A cold, sterile film, bereft of the spirit and danger Gustave Flaubert’s groundbreaking novel demands.
I’m “biast” (pro): love Mia Wasikowska I’m “biast” (con): nothing I have not read the source material
(what is this about? see my critic’s minifesto)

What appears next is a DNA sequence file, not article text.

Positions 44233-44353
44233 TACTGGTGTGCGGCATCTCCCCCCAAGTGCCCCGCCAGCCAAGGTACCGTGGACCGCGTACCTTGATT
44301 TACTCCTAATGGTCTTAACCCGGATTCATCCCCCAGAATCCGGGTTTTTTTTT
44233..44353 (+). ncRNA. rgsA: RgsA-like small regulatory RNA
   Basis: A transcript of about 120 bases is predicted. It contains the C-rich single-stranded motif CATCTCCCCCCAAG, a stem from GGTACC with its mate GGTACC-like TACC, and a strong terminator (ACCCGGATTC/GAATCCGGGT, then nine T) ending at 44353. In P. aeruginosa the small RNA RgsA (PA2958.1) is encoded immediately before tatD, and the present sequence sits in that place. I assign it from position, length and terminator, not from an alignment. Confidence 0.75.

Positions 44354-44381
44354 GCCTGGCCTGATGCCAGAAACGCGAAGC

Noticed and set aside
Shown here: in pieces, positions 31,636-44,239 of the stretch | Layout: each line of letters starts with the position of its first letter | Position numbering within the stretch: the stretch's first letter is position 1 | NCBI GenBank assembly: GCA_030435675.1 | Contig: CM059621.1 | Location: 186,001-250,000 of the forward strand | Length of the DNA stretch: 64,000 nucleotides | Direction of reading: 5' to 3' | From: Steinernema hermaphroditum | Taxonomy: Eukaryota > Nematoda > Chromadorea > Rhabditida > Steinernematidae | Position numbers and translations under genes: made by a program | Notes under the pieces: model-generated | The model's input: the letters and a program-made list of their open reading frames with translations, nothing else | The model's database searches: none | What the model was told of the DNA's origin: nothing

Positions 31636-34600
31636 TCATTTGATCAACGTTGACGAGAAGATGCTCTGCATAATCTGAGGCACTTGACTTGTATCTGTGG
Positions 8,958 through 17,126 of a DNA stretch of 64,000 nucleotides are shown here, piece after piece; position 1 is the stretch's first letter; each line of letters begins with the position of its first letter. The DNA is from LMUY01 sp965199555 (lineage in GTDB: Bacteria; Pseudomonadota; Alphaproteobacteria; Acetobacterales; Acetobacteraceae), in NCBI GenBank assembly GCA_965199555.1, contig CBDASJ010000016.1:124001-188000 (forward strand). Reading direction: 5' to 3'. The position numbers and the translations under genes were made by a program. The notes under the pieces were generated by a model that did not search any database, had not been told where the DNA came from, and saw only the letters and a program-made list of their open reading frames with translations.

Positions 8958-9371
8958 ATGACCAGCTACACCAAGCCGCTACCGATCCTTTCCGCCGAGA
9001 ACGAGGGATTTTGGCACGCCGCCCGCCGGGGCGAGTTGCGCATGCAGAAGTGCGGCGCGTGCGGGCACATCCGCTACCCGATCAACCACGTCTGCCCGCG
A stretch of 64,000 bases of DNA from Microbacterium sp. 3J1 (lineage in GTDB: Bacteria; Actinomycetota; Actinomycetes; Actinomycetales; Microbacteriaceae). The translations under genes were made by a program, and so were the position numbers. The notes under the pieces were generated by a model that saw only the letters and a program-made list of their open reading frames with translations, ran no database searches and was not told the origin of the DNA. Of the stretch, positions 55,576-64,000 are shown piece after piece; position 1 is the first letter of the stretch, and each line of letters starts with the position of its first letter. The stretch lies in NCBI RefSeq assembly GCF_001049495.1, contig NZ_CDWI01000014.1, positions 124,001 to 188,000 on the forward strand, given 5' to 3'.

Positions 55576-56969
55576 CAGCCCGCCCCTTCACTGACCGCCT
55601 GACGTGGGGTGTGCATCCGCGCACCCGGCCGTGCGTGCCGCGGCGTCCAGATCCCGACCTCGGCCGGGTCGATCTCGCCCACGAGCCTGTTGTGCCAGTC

It’s kind of ironic, but if you want a sense of the stifling, dull life young Emma Bovary desires escape from, in her early-18th-century rural French countryside, this rendition of Gustave Flaubert’s groundbreaking novel Madame Bovary does a pretty good — if unintentional — job of it. Not even the awesome Mia Wasikowska (Maps to the Stars) can save this tepid and charmless adaptation, from director Sophie Barthes, which is a real shame, because it’s a wonderful classic tale of how the things the world told (and still tells) women we should be happy with — a reliable husband; a nice home — simply aren’t enough for women of intelligence and ambition of their own. But we never get a true sense of Emma’s brains or passion, or even that the dissatisfaction of her marriage to not-very-capable country doctor Charles (Henry Lloyd-Hughes: Man Up) is made up for by her affairs with dreamy student Leon (Ezra Miller: City Island) or rich bastard Marquis D’Andervilliers (Logan Marshall-Green: As I Lay Dying). This Emma is more petulant child than untamed wild woman, and the film is tepid where it should be torrid. One highlight is Rhys Ifans (Serena) as the cunning merchant who seduces Emma into credit and debt in order to finance the high life she thinks she wants, but mostly this is a cold, sterile film, bereft of the spirit and danger the story demands.